Tuesday, July 01, 2003
On November 12, 2002, Steve Hinkle, an undergraduate and a member of the Cal Poly College Republicans (CPCR), posted fliers advertising a speech by Mason Weaver, author of "It's OK to Leave the Plantation." In that book, Weaver argues that dependence on the government puts many African-Americans in circumstances similar to slavery. Weaver's speech was sponsored by both CPCR and the student government. The flier contained merely the title of the book, a photograph of the author (who is African-American), and the time and location of the speech.FIRE is representing Hinkle, and has put up a copy of his flyer. It's not as informative as I would have wanted it, and perhaps more information would have helped make it less offensive. But given that the students in the Multicultural Center went to the nuisance (shades of our Israeli flag incident?) and created a commotion, I doubt it. What is telling about the reply from the university's lawyer is that nowhere does he refute the point that the meeting that the university claims was disrupted by Hinkle's posting is a legitmate campus function -- stating "many of your factual assertions concerning the circumstances related to the meeting Mr. Hinkle disrupted are incorrect" is itself an assertion -- which FIRE states it was not. Therefore I fail to see the time and place requirements asserted for the university's restriction on Mr. Hinkle's speech rights.
When Hinkle sought to post a flier on a public bulletin board in the Multicultural Center, several students approached him. They claimed that they were "offended" by the flier and that it was in violation of the Center's posting policy. Hinkle left to check the policy, confirming that he was indeed in compliance. While he was gone, one of the students called the university police. The officer summoned to the Center stated in writing that he was investigating a report of "a suspicious white male passing out literature of an offensive racial nature."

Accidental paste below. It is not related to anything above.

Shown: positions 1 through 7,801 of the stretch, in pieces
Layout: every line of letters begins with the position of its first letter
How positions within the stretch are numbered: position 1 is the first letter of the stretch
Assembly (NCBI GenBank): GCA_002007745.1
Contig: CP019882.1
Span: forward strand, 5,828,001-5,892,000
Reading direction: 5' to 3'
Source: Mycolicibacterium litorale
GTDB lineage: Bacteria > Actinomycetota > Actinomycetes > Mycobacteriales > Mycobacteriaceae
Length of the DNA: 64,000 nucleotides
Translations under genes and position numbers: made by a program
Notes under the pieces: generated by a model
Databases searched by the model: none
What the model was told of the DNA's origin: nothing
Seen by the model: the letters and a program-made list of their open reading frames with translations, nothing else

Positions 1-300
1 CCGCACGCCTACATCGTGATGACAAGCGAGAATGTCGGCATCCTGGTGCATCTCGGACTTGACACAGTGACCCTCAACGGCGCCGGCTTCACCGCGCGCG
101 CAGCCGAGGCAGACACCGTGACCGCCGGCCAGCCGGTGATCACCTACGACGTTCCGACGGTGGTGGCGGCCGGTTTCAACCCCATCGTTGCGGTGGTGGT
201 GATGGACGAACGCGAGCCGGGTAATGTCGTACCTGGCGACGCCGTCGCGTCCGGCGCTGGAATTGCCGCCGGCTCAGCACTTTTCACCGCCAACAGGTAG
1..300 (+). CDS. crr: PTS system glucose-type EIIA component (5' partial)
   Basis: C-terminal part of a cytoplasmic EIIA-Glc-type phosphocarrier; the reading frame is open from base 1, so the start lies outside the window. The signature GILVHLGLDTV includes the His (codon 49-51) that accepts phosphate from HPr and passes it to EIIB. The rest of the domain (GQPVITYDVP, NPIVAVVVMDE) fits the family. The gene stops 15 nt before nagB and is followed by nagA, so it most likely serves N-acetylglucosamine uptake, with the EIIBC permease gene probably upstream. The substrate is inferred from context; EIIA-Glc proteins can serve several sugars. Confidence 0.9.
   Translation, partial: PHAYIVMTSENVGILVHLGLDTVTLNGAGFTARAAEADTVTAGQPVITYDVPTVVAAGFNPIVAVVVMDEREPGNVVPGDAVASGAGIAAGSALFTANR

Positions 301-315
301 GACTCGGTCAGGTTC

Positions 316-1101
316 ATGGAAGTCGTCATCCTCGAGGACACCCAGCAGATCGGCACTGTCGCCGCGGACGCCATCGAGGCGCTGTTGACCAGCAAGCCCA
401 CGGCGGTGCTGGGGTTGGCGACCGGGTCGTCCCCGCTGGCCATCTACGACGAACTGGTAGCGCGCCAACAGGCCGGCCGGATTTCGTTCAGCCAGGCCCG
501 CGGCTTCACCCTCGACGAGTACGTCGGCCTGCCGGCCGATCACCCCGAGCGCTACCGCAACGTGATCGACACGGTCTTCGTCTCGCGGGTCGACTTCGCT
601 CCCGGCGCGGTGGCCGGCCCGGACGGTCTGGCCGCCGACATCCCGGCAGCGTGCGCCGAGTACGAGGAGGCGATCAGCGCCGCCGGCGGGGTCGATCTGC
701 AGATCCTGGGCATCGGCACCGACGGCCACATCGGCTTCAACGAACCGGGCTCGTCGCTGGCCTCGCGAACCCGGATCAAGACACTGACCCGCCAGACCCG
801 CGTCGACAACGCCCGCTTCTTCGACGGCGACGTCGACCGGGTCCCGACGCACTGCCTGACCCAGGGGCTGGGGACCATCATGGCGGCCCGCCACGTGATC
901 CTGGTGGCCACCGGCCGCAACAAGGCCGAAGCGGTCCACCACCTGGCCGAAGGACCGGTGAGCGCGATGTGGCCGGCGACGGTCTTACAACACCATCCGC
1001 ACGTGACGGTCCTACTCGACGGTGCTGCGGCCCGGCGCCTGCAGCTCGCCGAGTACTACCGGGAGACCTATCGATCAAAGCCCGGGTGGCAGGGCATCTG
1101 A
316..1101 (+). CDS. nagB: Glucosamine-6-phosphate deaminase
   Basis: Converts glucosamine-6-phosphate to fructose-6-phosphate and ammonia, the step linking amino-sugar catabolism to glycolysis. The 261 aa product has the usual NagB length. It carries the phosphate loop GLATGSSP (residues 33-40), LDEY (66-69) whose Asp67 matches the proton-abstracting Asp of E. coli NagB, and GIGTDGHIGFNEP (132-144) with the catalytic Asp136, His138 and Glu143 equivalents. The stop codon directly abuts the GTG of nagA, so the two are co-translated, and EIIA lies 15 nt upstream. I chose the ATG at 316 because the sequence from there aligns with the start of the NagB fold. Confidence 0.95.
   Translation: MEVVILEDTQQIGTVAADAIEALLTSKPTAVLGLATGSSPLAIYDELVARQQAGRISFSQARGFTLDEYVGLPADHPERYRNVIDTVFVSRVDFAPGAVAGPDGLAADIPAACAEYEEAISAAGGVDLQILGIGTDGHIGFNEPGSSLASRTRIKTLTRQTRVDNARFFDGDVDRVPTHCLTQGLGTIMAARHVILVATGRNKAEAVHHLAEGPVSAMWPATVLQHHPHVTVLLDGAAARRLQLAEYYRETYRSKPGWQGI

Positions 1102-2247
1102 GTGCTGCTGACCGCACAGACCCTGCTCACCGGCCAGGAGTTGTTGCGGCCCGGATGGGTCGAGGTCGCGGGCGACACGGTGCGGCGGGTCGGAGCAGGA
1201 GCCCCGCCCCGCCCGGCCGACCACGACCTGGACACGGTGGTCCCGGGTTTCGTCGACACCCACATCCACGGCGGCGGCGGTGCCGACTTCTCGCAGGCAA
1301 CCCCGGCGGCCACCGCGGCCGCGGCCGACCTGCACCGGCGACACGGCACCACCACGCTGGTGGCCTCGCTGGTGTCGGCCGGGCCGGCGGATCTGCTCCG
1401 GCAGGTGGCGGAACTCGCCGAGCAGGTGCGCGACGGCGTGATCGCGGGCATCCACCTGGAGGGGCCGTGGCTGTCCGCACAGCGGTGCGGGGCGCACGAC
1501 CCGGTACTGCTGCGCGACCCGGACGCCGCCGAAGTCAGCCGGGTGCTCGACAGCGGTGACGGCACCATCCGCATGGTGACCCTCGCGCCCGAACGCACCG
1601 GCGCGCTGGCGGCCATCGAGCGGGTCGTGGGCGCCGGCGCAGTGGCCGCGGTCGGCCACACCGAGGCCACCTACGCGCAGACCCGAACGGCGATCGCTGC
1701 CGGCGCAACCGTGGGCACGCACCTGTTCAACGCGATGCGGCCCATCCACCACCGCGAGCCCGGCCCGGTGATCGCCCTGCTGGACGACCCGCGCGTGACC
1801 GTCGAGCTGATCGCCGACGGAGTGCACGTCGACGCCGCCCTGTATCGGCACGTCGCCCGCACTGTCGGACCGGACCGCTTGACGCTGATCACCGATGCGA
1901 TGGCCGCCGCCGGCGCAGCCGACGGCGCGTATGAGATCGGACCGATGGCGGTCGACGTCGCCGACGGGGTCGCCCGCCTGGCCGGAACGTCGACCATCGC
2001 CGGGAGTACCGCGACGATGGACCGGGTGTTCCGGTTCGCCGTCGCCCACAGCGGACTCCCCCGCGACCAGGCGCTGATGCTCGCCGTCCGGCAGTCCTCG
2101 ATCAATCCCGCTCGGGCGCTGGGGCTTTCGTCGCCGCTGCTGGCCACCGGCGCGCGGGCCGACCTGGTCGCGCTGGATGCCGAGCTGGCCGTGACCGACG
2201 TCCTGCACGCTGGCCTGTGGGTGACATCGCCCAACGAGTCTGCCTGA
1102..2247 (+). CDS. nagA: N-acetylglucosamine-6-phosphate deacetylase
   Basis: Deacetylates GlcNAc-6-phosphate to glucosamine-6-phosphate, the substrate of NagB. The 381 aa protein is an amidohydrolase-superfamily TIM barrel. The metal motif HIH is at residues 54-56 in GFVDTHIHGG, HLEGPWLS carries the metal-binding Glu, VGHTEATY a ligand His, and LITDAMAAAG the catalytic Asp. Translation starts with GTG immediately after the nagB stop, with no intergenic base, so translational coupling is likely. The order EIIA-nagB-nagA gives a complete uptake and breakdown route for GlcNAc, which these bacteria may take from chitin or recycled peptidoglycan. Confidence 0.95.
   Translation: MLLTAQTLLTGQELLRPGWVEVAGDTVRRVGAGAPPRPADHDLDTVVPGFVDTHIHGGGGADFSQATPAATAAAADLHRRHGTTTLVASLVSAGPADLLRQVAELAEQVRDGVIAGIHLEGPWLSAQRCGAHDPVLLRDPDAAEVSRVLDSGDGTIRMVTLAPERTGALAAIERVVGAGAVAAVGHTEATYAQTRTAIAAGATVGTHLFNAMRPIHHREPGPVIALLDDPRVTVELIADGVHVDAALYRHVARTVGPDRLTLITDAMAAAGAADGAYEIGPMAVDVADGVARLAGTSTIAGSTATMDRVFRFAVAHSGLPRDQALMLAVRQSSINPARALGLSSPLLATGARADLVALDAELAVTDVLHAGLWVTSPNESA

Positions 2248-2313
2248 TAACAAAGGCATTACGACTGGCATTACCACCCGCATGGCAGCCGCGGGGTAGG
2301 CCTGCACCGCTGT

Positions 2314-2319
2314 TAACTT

The students in the Multicultural Center admit trying to prevent Hinkle from advertising the event. Charges were brought not against these censors, however, but against Hinkle himself. On January 29, 2003, Cal Poly charged Hinkle with "disruption" of a "campus event." The students who objected to the posting of the flier claimed that they were holding a Bible study dinner and meeting at the time of the incident. The university's "finding of facts" notes that the Bible study group is not officially recognized, that the bulletin board is in a public "student lounge area," and that no notice of any kind indicated that a meeting was underway at the time.
In February, Cal Poly subjected Hinkle to a lengthy hearing. He was denied the right to have a lawyer present at the proceedings, but his faculty advisor made a transcript. At that hearing, Cornel Morton, vice president for student affairs, told Hinkle: "You are a young white male member of CPCR. To students of color, this may be a collision of experience.... The chemistry has racial implications, and you are naive not to acknowledge those."
On March 12, Vice Provost W. David Conn found Hinkle guilty. Conn ordered Hinkle to write letters of apology to the offended students. The sentencing letter from Conn stated that the text of the apology would be subject to the approval of the Office of Judicial Affairs. The letter also warned that "there is no parameter or guarantee regarding the confidentiality of the letter [of apology]" and that "this decision is final." Conn informed Hinkle that if he did not accept this punishment, he would face much stiffer penalties, up to expulsion.
As a request, if anyone can point me to where courts have ruled that universities can deny lawyers to students in disciplinary proceedings, I'd be grateful. I'm unaware of where the rule comes from.
UPDATE 7/2/03: Erin O'Connor and Eugene Volokh are on the case and reports that FIRE has a copy of a letter by the investigating officer saying he never saw Hinkle there and that there was no disruption found. Time to fact-check SLO's ass.